How To Stop Yelling At Your Kids So Much

How To Stop Yelling At Your Kids So Much
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This advice is only for you, not for me, because I certainly never raise my voice at my precious child and what kind of person does such a thing??

Fine, I yell, I’ve yelled, there’s been some yelling about some things. And despite the fact that I know better and it doesn’t actually work (kids strangely do not move faster in the morning just because you yelled about how they should move faster in the morning), my voice can still get loud on occasion. It seems that wanting to be more patient and actually becoming more patient do not automatically go hand-in-hand.

Amanda Rueter, a mental health counselor and founder of Messy Motherhood, tells the Strength in Words podcast that she decided to try a new tactic to curb her own yelling. She posted physical reminders — things she could see and touch — throughout her house to remind her of her challenge to stop yelling at her kids:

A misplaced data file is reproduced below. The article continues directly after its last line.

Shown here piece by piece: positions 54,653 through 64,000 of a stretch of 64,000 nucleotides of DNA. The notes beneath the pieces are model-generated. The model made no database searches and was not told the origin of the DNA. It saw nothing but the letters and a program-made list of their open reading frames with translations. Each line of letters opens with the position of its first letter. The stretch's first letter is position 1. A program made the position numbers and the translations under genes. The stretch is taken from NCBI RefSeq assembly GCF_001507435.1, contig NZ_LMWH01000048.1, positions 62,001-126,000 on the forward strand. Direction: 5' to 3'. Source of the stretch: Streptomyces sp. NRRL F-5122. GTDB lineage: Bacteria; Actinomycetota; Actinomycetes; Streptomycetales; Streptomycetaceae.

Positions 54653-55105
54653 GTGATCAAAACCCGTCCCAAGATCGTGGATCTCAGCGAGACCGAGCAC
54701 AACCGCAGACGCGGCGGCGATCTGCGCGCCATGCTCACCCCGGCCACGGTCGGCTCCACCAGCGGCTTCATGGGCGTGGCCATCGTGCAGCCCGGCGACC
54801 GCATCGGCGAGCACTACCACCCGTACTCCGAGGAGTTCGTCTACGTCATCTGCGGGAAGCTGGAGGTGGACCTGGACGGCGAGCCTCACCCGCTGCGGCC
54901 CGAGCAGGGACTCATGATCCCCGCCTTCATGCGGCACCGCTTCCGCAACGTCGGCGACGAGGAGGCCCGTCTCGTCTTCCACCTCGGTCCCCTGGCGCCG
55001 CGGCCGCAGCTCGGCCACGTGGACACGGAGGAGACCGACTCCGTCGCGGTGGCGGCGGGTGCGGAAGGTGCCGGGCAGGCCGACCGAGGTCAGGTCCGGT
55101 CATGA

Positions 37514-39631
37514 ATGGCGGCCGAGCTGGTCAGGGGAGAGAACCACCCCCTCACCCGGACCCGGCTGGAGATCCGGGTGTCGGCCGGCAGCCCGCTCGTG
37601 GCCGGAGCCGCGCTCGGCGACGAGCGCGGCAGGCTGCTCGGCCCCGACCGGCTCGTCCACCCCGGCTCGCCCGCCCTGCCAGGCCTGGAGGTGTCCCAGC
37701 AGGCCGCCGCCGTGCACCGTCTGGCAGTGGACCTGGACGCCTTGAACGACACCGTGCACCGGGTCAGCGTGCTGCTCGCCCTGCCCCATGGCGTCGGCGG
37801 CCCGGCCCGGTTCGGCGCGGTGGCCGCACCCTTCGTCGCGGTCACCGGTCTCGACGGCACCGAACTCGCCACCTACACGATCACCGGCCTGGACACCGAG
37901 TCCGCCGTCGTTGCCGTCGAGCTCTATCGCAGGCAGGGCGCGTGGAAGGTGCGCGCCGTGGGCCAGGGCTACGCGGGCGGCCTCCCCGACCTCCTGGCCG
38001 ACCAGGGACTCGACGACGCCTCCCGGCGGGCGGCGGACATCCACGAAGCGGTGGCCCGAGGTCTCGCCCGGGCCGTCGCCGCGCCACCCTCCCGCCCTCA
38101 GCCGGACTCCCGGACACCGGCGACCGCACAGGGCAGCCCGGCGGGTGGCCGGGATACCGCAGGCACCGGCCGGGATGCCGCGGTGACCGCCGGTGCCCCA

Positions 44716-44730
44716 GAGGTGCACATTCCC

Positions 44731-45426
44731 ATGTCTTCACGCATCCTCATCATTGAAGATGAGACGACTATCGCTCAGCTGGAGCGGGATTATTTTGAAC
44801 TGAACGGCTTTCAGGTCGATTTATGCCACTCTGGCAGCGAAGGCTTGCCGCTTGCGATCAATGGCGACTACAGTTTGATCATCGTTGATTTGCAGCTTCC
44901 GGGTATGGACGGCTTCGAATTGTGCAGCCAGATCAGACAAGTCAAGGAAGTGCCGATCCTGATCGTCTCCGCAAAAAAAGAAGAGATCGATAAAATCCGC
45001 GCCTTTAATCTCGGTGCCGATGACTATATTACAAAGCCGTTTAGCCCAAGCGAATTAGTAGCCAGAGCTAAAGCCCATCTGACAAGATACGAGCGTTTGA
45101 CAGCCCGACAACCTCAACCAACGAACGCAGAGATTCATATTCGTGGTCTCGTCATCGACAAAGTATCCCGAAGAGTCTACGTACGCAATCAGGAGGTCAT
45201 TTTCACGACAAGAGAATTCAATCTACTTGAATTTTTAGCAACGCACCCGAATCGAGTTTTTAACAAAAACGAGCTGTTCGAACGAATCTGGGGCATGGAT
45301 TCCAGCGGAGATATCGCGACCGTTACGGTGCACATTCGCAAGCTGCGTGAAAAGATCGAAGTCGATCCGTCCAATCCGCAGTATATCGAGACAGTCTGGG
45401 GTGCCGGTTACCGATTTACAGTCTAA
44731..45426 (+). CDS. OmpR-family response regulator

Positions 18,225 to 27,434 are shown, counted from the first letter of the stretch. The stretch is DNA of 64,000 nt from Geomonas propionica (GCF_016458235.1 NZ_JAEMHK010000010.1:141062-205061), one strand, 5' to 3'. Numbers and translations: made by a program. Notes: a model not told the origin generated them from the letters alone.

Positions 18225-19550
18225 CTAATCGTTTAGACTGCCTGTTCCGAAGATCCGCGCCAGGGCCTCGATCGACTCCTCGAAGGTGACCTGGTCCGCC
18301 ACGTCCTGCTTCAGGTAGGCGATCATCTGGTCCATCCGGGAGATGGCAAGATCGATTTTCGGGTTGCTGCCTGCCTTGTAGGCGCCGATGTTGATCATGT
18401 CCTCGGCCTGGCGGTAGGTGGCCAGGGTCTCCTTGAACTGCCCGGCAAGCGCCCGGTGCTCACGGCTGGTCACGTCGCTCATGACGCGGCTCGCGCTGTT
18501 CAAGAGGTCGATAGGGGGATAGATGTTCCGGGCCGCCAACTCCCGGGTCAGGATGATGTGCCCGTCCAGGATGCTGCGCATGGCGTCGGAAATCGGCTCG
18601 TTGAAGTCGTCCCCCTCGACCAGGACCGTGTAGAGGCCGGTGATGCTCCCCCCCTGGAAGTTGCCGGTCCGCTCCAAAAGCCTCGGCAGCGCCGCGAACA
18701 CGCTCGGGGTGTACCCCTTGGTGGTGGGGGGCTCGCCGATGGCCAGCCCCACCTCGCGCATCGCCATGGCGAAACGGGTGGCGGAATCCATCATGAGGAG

My son’s favourite colour at the time was yellow, and so I cut yellow hearts out of construction paper and I posted them in ‘hot spots’ around my house; on his bedroom door to help me for bedtime, on my kitchen refrigerator for dinner times … on my rearview mirror in the car. Places like that so I could bump into them throughout the day.

She used these hearts both as a reminder to stay calm and as an anger check-in tool. Whenever she’d run into one, she would do a quick internal check of her mood to help recognise whether her anger was building and it was time to implement a calm-down strategy (she’s got a list of 50 “calm down tips” you can request from her website).

I think the heart is a particularly sweet choice, but your posted reminders could be anything that catches your attention and causes you to consider whether the interactions with your kids are getting tense—stop signs, characters from their favourite show or sticky notes with calming mantras.

As a bonus, this is a positive example to set for our kids as they learn how to manage their own big emotions—it’s never too late to try to do better.


  • my mother would use cliches like “I drive anyone to drink” which sounded good to my immature mind, I’d think of lemonade and being driven to a party which sounded like a good deal.

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